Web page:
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A genetically encoded ß-lactamase reporter for ultrasensitive 129Xe NMR and MRI in mammalian cells

Description:

Hyperpolarized xenon chemical exchange saturation transfer (CEST) contrast agent for molecular imaging

 

Inventor

Ivan Dmochowski, Professor of Chemistry

 

Problem

While genetically encoded optical reporters have enabled biomolecular imaging, the strong scattering of light by tissue is problematic.  Optical reporters are limited to examining single cells and transparent model organisms.  Alternate non-invasive imaging methods, such as magnetic resonance imaging (MRI), are needed for monitoring gene expression and cell migration in vivo.  Furthermore, despite excellent spatiotemporal resolution, 1H MRI reporter genes are limited by low detection sensitivity.

 

Solution

Researchers in the Dmochowski have developed a genetically encoded, single protein reporter for hyperpolarized 129Xe NMR and MRI with high saturation contrast for use in molecular imaging applications.  Hyperpolarized xenon provides enhanced detection sensitivity.  Because 129Xe is nontoxic, it can be safely delivered via inhalation or injection in vivo.  Furthermore, its small size and hydrophobicity allow for interactions with proteins, occupying hydrophobic cores, substrate-binding sites, and channel pores, enabling the study of biological phenomena.  129Xe chemical exchange saturation transfer (CEST) occurs between the aqueous solvent and β-lactamase, either in solution or inside a cell.  Xenon CEST interactions with β-lactamase yield a distinct saturation peak and chemical shift.  The x-ray crystal structure of the binding of xenon to β-lactamase has been elucidated, which will inform the design of additional CEST agents.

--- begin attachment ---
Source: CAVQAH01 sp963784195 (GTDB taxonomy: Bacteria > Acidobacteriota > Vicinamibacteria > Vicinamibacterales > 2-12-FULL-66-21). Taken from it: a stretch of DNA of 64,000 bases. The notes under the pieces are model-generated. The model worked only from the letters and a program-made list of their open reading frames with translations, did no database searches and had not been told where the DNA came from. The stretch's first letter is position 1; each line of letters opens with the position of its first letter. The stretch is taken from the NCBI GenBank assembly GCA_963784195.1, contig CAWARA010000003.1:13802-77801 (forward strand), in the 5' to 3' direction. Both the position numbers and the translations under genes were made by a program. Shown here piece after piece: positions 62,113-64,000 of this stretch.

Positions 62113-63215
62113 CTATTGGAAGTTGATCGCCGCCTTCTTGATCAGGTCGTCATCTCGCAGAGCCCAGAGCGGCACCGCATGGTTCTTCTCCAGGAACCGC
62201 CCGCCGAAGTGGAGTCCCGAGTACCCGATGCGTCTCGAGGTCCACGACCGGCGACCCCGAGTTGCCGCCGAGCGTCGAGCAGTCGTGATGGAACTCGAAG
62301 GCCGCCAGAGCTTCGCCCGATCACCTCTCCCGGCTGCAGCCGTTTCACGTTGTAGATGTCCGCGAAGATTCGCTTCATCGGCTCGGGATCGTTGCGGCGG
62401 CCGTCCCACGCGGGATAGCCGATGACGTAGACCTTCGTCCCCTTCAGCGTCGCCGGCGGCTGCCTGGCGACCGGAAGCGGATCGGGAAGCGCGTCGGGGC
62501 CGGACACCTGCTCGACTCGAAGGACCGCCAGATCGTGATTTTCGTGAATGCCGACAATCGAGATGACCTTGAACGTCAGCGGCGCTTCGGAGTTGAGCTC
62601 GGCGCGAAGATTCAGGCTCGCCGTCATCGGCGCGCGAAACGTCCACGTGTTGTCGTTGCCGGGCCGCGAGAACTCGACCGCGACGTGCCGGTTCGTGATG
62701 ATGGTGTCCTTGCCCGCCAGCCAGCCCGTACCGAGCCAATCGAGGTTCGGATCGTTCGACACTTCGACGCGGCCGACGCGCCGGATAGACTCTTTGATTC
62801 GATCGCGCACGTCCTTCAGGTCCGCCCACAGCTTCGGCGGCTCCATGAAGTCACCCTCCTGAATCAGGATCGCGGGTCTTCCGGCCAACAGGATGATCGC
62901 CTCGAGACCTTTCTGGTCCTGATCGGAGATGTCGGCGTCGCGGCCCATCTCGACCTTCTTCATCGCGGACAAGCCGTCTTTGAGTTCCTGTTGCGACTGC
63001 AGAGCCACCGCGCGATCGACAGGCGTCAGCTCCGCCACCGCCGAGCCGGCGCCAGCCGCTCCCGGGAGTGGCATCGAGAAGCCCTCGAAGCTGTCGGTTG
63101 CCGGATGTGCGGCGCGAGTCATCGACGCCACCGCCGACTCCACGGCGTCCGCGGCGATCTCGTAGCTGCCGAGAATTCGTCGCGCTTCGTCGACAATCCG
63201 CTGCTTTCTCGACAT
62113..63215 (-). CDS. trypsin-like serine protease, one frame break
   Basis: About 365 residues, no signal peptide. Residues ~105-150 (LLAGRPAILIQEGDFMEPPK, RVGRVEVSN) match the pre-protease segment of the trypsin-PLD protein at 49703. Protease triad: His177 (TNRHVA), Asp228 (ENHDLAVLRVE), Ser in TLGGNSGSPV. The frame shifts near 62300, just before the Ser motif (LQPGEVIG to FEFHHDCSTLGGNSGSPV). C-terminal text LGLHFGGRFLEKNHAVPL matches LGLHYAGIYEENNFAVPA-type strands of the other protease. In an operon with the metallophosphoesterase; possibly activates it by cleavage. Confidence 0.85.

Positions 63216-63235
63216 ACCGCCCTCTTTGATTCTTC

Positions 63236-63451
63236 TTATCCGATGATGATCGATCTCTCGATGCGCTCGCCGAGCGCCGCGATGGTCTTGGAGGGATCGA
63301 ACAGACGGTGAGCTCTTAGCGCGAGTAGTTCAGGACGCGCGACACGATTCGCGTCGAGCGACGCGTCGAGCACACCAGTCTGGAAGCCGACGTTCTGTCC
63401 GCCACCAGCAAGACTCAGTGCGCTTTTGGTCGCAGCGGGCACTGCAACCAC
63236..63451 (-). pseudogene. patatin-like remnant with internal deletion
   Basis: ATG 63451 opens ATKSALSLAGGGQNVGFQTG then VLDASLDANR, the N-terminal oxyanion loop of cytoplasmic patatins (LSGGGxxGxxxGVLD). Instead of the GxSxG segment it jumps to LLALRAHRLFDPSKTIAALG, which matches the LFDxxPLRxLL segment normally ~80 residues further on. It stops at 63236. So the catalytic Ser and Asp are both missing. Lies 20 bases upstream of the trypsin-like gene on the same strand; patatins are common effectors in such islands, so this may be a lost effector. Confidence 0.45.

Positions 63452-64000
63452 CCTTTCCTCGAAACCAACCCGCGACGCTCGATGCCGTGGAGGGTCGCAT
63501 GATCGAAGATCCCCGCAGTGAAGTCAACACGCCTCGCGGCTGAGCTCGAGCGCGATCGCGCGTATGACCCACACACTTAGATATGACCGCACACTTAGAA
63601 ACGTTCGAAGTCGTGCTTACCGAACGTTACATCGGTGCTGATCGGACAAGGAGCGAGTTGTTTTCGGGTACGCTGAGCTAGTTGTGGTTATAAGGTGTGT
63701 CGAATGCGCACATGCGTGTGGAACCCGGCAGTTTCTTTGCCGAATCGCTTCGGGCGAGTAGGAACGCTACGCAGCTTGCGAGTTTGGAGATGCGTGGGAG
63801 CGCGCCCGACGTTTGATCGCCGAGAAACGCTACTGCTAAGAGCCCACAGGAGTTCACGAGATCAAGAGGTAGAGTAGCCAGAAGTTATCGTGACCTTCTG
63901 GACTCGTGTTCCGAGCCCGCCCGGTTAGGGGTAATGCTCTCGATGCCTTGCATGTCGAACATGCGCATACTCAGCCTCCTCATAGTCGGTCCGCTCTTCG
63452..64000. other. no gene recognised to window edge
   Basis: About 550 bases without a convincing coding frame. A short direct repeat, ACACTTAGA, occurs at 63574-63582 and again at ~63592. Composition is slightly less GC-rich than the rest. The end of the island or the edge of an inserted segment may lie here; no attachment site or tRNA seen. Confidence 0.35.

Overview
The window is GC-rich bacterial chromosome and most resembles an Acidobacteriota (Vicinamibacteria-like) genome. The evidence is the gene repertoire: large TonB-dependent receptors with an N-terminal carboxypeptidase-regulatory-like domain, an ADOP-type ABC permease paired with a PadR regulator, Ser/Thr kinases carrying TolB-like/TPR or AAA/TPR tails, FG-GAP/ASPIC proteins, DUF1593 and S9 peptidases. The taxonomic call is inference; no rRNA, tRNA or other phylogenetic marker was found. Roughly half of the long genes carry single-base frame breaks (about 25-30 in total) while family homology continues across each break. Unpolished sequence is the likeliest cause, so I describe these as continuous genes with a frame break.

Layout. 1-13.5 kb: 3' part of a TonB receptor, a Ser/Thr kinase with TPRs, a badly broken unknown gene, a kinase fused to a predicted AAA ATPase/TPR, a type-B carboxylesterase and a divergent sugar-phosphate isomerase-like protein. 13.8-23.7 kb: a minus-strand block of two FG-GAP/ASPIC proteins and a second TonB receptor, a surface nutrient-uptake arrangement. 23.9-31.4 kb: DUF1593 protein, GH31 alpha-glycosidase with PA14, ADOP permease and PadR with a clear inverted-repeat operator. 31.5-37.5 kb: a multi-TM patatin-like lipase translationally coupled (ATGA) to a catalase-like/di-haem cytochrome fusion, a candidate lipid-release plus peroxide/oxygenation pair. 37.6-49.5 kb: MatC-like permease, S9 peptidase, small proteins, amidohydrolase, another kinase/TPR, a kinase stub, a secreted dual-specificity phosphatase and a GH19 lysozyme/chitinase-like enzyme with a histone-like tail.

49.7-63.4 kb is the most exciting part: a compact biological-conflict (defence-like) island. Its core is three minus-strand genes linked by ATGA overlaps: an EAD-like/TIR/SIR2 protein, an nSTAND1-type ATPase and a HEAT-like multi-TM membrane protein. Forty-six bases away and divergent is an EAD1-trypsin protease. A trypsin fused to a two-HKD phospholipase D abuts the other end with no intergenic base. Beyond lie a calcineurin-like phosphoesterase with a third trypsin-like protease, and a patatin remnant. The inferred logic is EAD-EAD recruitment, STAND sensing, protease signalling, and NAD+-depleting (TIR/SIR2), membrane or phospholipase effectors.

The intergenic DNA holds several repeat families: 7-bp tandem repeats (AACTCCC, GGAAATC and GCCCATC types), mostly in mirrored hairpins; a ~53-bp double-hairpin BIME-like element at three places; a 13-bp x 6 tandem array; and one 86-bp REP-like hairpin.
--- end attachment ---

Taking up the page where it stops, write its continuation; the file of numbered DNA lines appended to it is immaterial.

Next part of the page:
Advantages

•       Nontoxic, readily deliverable to cells and in vivo

•       High molecular sensitivity

•       Noninvasive imaging method

•       High contrast

 

Applications

•       Molecular imaging

•       Contrast agents

•       Elucidate biological processes, normal and diseased physiological states

•       Study cryptic pockets in proteins

 

 

Stage of Development

•       Proof-of-concept

•       In vitro and in vivo testing

 

Intellectual Property

Provisional pending

 

 

Reference Media

Wang Y. et al. Angew. Chemie, 2016.

Roose B.W. et al.  ACS National Meeting, March 2016.  Single-protein reporter for hyperpolarized xenon magnetic resonance imaging.

Dmochowski, I.J. et al.  ACS National Meeting, March 2016.  Xenon: new applications in materials chemistry and biosensing.

 

Desired partnerships

• License

Co-development

 

 

Download PDF

 

Docket #  16-7836 


Patent Information:
For Information, Contact:
Joshua Jeanson
Associate Director, SEAS/SAS Licensing Group
University of Pennsylvania
jeanson@upenn.edu
Inventors:
Ivan Dmochowski
Keywords: